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High Turnout Reported On First Day Of Key Two-Day Local Elections

May 12, 1985

ROME (AP) _ Italians voted in surprisingly large numbers Sunday on the first day of nationwide local elections considered a crucial test for Socialist Premier Bettino Craxi’s five-party coalition government.

The main opposition was coming from the Communists, who hoped to gain the most votes of any single party.

The Interior Ministry said in a communique that as of 7 p.m., 12 hours after the polls opened, 42.4 percent of the 44.4 million eligible voters had cast ballots. That compared with 39 percent during the same time span in 1980 elections for regional, provincial and municipal governments.

The voting continues for half day on Monday, with initial results expected that night and the first official count on Tuesday.

The Italian media had predicted record absenteeism Sunday because of widespread disinterest and a day packed with soccer games.

Italian law stipulates that voting is mandatory, but there is no direct penalty for failing to do so. In the 1984 European Parliament elections, a record 19.4 percent of the eligible voters either did not vote or cast spoiled protest ballots.

The Interior Ministry said it deployed more than 123,000 police, paramilitary forces and auxiliary officers to patrol the 82,711 voting places. No serious incidents were reported.

Police reported scattered vandalism against polling places and the homes of candidates, including a small bomb that was detonated at the front door of Christian Democrat Frano Frau’s house in Nuoro, Sardinia.The explosion caused slight damage but no injuries.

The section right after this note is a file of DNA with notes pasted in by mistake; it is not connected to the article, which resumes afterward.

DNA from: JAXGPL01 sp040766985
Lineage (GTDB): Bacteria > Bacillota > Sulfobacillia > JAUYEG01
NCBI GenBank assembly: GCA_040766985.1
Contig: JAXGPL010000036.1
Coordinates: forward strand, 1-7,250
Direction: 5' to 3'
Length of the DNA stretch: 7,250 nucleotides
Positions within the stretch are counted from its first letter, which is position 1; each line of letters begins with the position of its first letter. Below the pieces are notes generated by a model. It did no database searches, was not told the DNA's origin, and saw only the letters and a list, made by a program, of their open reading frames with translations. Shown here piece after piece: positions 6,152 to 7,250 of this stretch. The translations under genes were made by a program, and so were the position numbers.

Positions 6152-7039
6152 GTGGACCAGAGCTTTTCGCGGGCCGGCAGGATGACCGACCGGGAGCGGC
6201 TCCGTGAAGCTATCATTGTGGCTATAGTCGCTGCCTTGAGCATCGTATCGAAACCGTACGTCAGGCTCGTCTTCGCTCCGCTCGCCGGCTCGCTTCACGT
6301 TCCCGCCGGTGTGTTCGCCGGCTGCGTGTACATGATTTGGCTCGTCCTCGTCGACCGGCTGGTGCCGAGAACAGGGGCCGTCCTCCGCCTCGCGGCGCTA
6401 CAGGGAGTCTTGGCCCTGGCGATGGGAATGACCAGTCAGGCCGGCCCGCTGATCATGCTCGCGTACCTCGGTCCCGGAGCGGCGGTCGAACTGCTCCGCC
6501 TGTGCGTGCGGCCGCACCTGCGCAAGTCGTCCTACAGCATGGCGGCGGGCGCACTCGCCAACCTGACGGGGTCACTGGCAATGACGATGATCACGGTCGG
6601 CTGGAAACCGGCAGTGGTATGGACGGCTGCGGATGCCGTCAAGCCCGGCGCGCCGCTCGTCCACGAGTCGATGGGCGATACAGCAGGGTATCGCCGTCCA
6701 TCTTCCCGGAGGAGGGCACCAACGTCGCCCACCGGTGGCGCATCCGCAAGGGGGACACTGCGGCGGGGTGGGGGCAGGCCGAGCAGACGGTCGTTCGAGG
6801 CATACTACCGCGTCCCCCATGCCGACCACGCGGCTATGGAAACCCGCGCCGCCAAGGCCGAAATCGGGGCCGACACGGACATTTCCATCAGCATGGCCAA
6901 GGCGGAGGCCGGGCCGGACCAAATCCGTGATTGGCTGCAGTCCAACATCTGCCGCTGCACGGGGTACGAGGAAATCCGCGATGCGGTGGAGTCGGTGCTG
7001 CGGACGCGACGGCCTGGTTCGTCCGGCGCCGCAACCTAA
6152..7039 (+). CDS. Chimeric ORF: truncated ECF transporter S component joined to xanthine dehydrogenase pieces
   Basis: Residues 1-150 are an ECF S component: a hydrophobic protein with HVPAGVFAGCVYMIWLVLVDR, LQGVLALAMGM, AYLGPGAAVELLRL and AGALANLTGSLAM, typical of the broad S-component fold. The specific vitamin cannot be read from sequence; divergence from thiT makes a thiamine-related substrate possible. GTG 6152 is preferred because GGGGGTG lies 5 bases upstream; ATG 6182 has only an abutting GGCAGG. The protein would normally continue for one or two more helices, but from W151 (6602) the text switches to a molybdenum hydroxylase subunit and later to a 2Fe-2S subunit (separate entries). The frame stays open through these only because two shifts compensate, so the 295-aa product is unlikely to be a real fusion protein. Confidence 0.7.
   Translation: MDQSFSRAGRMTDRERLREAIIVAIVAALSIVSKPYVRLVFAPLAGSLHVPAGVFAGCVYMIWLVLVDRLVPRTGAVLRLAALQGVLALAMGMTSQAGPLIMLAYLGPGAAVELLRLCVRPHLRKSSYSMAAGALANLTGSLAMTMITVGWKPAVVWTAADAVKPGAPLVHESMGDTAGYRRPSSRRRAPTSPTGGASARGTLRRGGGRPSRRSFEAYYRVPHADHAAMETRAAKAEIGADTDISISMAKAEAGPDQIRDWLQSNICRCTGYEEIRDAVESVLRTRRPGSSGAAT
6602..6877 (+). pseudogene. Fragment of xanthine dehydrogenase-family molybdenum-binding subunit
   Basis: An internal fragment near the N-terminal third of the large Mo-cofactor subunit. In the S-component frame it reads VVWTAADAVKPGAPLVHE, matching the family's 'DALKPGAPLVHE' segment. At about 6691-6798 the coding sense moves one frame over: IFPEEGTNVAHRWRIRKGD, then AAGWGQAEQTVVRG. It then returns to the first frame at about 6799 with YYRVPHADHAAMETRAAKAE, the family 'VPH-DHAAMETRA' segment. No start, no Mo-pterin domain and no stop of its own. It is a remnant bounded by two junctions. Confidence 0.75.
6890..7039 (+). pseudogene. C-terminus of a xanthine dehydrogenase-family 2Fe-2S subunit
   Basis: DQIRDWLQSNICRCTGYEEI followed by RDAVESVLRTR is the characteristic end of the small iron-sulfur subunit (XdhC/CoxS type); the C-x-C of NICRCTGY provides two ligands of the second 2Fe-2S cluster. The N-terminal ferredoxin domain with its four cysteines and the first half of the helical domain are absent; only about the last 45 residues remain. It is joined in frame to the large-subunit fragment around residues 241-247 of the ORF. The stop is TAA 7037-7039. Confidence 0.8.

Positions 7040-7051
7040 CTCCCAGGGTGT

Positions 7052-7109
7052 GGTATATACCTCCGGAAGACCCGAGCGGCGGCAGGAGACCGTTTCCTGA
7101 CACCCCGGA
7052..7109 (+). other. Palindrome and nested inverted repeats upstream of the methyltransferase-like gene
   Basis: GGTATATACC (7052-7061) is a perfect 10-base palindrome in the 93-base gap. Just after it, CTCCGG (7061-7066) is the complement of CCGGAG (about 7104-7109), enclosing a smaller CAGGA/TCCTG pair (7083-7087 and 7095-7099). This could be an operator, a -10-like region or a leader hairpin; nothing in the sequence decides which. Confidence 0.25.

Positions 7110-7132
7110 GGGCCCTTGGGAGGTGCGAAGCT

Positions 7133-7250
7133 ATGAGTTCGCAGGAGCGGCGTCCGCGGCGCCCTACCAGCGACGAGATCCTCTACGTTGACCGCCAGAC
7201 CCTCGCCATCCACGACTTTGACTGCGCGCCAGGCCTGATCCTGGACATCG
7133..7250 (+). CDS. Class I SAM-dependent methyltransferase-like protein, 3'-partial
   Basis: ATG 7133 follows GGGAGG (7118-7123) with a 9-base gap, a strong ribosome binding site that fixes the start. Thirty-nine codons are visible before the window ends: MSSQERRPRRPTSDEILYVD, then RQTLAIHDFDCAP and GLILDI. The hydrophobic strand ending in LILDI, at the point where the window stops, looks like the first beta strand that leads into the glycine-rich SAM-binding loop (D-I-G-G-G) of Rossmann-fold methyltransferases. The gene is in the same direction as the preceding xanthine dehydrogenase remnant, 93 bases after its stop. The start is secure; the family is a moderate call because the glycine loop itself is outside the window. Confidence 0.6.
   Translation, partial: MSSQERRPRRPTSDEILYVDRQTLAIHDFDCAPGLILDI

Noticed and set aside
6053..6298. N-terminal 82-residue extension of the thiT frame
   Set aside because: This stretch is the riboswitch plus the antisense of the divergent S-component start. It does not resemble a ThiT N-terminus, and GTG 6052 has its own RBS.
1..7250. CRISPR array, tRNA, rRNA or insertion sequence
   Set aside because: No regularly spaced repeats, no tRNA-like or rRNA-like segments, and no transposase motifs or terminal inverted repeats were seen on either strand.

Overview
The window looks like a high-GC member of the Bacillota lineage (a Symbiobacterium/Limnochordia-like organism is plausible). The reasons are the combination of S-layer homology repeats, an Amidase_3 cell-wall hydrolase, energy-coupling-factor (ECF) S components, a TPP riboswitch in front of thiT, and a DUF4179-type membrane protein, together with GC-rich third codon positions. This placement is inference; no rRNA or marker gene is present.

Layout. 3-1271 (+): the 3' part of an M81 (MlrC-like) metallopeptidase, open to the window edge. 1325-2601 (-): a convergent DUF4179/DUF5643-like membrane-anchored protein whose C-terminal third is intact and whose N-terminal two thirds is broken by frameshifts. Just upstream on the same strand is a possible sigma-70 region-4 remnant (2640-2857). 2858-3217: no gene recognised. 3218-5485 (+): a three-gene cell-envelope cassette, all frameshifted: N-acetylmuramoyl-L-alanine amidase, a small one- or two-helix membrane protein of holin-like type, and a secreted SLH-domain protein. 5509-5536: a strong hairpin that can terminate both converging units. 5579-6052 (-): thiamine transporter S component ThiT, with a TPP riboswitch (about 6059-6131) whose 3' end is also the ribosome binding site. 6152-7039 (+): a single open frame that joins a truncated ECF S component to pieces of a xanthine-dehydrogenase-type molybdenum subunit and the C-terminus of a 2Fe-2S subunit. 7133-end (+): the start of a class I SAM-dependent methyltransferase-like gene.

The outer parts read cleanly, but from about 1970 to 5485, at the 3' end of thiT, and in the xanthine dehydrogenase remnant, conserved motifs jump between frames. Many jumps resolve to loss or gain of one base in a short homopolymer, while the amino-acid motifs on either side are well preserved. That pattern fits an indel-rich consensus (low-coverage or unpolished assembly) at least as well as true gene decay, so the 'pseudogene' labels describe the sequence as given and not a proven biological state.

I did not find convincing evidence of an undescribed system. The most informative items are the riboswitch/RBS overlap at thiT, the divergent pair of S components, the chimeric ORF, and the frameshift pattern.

While the vote has no direct effect on Parliament, it was seen as a key test for Craxi’s coalition of his own Socialists, Christian Democrats, Social Democrats, Republicans and Liberals.

Craxi has said his government could not stand a defeat - presumably meaning a serious drop in the 56 percent of the vote the five parties garnered in 1983 general elections.

His coalition has been in office since August 1983 - the third longest tenure of Italy’s 44 postwar governments.

The biggest challenge was posed by the Communist Party, the largest Marxist party in the West and normally Italy’s No. 2 party behind the dominant Christian Democrats.

The Communists were hoping to repeat their showing in last year’s European Parliament elections, when they outpolled the Christian Democrats

They took 33.3 percent of the vote to 30 percent for the Christian Democrats. It was the first time in postwar history tht the Christian Democrats had not been the top vote getter.

During Sunday’s voting in Florence, there was a brief moment of panic when a policeman standing guard outside a school containing a voting booth fired his pistol at a fugitive thief he recognized in a passing car, police said.

The fugitive escaped, but anti-terrorist police converged on the school until it was clarified that the shooting was not a politically motivated attack.

Police also said a candidate for the city council of northern Castellamonte was found dead early Sunday in an apparent suicide.

They said Giovanni Battista Frasca, 58, was shot in the head and had left behind a suicide note. He was running on the neo-Fascist Italian Social Movement ticket in the city near Turin.

In another development, a candidate of the leftist Radical Party was arrested in Rome when he showed up to vote, witnesses said. Gaetano Dentamaro, who claims to be a conscientious objector, had been sought for four months for failing to report for his military service.

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